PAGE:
MCI Response to PQ on privacy measures against Illegal Tracking by Tech Companies
Parliament Sitting on 28 November 2022
QUESTION FOR WRITTEN ANSWER
47. Mr Shawn Huang Wei Zhong: To ask the Minister for Communications and Information with rising concerns of tech companies illegally tracking location data for search and advertisement purposes, what are the measures in place to safeguard the privacy and data of users in Singapore.
Location data can form part of the personal data that organisations collect, if such location data can be used by companies to identify individuals.Location data may be used legitimately, including for search and advertisement purposes, such as when it is anonymised before use, or the organisation has obtained consent. Illegal tracking occurs when organisations fail to obtain consent when required, or obtain consent through misleading or deceptive practices. In such cases, organisations, including tech companies, may be in breach of the Personal Data Protection Act (PDPA).
When organisations collect location data as part of their customers’ personal data, they are required under the PDPA to manage the data responsibly and securely protect them. The PDPC has outlined specific security measures on location data in the Guide to Data Protection Practices for ICT Systems, which organisations are expected to adhere to. For instance, the Guide suggests that organisations could collect approximate location data of users, rather than their exact location. It also suggests that apps provide users with the option to authorise the collection of their location data only when required, rather than on a continuous basis. The PDPC has previously taken companies to task for failure to protect location data.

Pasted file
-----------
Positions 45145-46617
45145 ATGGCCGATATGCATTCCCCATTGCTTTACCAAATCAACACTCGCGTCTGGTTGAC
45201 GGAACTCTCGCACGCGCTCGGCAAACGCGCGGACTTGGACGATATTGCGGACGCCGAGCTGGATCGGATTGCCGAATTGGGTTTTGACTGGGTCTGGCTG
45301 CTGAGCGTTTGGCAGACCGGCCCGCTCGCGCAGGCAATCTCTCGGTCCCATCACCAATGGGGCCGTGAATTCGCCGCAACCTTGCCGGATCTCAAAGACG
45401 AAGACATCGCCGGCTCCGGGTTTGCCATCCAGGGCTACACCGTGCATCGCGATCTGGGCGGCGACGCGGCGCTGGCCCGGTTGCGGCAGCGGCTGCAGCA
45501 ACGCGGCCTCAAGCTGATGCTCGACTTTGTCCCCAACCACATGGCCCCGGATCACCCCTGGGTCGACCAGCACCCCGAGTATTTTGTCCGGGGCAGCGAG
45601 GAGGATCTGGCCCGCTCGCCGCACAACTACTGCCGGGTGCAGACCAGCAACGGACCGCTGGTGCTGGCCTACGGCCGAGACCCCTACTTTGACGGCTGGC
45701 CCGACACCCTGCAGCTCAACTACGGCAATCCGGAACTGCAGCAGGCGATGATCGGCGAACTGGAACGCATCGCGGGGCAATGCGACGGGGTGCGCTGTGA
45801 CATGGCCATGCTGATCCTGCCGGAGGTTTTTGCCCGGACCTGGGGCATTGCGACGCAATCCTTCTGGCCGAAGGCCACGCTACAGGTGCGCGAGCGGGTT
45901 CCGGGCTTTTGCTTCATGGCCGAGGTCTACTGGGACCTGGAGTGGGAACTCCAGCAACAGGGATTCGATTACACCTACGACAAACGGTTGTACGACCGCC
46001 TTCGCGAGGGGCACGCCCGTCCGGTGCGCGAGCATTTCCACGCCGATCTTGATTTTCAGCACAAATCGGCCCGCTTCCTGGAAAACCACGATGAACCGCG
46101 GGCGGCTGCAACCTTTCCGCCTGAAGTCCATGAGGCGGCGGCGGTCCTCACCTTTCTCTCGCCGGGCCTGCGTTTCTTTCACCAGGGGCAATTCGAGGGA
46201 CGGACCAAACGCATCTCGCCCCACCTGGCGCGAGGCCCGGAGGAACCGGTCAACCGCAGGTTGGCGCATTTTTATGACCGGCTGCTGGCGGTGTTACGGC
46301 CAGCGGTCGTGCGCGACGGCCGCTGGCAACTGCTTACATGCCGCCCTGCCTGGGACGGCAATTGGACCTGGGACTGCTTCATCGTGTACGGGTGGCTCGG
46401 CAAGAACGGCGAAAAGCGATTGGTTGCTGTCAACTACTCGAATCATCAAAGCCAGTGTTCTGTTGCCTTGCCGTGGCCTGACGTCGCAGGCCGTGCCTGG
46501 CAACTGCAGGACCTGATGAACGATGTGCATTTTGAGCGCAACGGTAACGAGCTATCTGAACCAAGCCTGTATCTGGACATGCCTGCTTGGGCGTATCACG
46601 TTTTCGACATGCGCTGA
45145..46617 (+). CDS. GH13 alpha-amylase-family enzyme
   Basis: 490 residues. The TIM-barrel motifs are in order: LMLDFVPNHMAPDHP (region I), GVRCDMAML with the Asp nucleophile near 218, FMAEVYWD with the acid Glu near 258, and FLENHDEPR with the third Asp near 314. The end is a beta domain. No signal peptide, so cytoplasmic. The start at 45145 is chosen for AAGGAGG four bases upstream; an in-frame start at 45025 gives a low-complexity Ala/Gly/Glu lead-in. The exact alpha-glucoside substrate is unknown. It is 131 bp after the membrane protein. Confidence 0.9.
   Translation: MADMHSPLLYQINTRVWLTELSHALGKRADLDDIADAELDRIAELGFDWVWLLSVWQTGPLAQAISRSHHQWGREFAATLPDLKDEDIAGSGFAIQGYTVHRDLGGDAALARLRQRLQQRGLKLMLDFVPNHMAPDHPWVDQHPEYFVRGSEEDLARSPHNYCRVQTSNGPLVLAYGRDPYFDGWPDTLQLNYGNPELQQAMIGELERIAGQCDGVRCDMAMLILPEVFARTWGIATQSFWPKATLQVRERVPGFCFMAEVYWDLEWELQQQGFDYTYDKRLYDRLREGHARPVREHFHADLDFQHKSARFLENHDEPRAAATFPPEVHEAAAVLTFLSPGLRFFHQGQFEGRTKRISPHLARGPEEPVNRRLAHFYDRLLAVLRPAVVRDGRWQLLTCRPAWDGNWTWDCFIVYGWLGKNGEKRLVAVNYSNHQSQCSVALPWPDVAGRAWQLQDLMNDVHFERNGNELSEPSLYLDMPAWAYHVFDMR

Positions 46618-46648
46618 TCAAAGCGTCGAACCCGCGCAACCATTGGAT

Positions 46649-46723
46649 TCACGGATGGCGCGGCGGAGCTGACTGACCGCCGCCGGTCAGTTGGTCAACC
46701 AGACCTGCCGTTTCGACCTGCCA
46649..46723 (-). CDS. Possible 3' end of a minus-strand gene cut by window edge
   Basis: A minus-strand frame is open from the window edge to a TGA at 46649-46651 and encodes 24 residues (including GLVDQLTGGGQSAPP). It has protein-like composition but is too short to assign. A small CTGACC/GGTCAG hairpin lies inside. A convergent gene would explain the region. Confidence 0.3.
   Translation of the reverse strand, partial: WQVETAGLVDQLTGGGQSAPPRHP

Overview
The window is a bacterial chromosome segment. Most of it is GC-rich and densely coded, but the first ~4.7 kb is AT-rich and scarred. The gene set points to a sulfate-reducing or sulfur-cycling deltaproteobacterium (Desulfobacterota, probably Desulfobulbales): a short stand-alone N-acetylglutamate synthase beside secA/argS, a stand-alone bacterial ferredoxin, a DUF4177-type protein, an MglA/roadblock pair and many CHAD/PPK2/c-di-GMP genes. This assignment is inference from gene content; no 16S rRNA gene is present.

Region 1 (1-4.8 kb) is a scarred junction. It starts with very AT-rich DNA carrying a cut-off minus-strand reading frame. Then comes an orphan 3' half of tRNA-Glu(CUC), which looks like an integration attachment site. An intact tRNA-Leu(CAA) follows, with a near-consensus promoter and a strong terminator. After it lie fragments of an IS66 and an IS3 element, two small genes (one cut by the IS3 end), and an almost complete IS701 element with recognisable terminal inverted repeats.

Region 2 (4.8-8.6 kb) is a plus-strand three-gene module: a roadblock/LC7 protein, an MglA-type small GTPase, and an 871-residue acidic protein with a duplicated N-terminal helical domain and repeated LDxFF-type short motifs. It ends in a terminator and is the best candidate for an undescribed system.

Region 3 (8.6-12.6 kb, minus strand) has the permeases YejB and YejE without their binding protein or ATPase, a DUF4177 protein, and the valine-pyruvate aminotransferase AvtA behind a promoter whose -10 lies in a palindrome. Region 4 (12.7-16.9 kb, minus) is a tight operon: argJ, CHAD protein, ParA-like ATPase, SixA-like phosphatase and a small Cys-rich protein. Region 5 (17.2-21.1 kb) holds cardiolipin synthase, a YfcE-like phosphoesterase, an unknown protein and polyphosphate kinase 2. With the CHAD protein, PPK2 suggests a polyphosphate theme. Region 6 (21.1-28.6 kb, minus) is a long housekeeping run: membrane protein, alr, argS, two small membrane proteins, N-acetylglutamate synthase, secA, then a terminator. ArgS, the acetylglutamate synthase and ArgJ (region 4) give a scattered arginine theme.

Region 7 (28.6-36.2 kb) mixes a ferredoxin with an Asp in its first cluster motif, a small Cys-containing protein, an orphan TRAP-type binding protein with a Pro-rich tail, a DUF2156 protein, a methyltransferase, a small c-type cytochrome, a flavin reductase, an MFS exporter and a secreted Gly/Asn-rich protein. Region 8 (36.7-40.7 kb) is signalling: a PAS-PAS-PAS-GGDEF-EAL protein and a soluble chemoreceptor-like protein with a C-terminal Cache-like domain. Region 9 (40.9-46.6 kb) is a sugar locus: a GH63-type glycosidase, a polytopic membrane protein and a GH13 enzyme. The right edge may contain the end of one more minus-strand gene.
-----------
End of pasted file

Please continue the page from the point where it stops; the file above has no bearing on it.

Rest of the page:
While the PDPA designs safeguards to protect consumers’ personal data, consumers are ultimately the first line of defence to protect their own location data. Location data can be collected by any mobile app developer that has been granted permission to read the GPS sensor on a consumer’s mobile phone. Thus, consumers should exercise caution with regard to the types of apps they download, and the app permissions they consent to.